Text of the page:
4. Linguists in the war zone should practice their skill just as others practice shooting their rifles to stay sharp. Only makes sense to practice what your trained for.

  5. Hallucinogen says:

    Why doesn’t the army just put certain soldiers on a track and the only thing they ever do is translation. Why would they even be sent to locations where they would do anything but what they were trained for?

  6. Kerry Nixon says:

    Ha! Good to see the millitary is “developing” regionally aligned brigades…just in time for President Obama to bring them all home.

  7. Benjamin says:

    It’s not just the military that don’t use workers with language skills the best way, it’s all forms of business. Too much politics to wade through to make the best decisions for the company. Many wokers who could benefit most, often end up doing something else.

  8. Why am I not surprised that the military hasn’t figured out a way to best use soldiers that are multiligual. I mean, aren’t all of the wars in foreign lands where knowing the other language and communicating with the people of that region be bendficial!

  9. Sheila Coley says:

    Thanks for the thread. I wasn’t sure how this worked, but I see now that a lot of the translation is done by private contractors over in Irag and other places. I would have thought it would be strictly millitary personnel because of the nature of the information that might be discussed.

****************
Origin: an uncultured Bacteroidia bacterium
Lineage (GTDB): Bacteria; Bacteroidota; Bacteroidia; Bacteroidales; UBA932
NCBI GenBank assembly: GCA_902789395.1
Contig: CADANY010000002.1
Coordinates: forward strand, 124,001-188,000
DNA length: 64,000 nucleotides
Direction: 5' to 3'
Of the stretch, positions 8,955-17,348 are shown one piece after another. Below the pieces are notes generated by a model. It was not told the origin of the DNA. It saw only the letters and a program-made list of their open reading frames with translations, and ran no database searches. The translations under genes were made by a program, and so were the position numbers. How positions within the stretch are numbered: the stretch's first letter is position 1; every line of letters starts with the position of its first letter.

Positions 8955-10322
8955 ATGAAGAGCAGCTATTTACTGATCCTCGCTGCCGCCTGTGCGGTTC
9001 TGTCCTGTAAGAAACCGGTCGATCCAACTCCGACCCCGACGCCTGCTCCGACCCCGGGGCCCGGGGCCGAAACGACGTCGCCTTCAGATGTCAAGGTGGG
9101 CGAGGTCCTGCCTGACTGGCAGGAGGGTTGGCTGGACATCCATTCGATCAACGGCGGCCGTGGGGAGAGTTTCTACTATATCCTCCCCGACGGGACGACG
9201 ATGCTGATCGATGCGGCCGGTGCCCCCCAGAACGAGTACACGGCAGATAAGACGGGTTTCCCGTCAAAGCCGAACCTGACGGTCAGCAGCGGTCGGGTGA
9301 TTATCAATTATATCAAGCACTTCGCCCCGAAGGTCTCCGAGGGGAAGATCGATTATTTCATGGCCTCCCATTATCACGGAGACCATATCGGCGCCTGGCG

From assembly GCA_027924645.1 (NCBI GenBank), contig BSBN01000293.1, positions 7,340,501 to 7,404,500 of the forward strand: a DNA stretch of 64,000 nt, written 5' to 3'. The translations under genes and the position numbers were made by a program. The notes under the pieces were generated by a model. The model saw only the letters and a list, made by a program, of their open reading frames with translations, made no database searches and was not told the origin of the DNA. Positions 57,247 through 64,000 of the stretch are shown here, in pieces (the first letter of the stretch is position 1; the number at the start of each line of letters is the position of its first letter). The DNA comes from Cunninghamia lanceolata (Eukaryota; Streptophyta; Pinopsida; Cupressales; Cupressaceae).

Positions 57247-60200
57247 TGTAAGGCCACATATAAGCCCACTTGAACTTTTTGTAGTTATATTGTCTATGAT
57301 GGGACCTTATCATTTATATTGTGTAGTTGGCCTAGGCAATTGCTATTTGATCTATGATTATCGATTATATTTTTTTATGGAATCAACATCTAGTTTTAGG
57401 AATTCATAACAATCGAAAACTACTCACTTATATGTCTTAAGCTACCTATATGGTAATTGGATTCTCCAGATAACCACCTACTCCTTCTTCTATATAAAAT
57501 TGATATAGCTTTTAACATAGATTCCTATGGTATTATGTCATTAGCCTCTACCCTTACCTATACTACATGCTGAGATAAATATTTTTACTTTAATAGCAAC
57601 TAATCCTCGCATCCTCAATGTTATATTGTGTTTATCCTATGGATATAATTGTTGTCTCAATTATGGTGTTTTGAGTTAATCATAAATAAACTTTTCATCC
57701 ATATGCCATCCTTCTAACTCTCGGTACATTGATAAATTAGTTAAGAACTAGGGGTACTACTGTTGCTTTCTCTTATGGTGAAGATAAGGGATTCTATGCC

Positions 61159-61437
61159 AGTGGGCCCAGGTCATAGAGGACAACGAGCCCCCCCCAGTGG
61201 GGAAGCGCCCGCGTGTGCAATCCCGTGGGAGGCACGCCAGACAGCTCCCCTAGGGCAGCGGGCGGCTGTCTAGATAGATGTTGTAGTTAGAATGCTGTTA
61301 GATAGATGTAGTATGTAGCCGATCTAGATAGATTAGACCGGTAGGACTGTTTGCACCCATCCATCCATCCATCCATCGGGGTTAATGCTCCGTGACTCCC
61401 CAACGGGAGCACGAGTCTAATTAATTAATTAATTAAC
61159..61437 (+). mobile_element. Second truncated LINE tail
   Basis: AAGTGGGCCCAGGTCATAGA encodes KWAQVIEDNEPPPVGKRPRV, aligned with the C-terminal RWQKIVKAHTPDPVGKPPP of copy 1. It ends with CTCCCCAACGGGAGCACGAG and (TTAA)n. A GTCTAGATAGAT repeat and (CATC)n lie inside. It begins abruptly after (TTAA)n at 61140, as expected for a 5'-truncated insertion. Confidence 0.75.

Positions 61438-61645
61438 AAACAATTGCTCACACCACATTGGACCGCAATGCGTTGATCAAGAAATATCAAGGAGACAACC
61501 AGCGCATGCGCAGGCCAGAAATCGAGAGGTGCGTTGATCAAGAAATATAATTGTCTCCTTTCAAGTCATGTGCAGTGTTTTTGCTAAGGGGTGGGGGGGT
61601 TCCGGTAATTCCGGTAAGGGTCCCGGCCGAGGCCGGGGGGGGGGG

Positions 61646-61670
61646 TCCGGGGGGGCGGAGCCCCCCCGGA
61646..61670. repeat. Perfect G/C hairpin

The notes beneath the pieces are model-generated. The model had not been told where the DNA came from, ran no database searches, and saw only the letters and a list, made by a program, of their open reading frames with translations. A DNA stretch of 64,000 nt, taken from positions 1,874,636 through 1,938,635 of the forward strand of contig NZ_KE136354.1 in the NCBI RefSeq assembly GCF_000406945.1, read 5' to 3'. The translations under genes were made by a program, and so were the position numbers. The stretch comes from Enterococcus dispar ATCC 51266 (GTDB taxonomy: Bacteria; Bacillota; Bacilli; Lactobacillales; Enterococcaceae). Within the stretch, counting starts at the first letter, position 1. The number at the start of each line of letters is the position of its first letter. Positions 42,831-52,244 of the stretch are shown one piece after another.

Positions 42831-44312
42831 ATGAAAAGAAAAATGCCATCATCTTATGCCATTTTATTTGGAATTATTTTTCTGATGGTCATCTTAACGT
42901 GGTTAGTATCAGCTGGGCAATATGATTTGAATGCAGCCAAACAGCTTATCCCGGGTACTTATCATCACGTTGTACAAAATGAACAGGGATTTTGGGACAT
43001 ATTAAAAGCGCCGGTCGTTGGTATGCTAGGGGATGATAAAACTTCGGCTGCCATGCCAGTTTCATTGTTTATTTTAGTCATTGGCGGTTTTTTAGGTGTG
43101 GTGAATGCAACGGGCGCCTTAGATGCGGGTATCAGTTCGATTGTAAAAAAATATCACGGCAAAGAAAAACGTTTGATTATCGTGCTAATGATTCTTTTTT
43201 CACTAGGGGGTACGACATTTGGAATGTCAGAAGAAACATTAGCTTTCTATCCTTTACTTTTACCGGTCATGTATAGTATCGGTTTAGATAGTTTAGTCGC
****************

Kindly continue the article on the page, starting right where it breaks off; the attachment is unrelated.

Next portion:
10. Edward says:

    I just wish this country saw the importance of people being multiligual and made it more of a priority in schools. By the time kids graduate they not only should know English inside and out, but also a good grasp on another language – not just a 1 or 2 semester requirement.

    • Ken says:

      I set the bar a little lower, Ed. If we landed a man on the moon, we should be able to produce college grads that can right an English sentence. How many trillions could it cost?

  11. Hard to believe that it’s only since 9-11 that the millitary has been trying to train people in languages. I would think that it would be smart business to have always trained many people in just about every other language there is that was from a country we might someday go to war with. Just my thinking.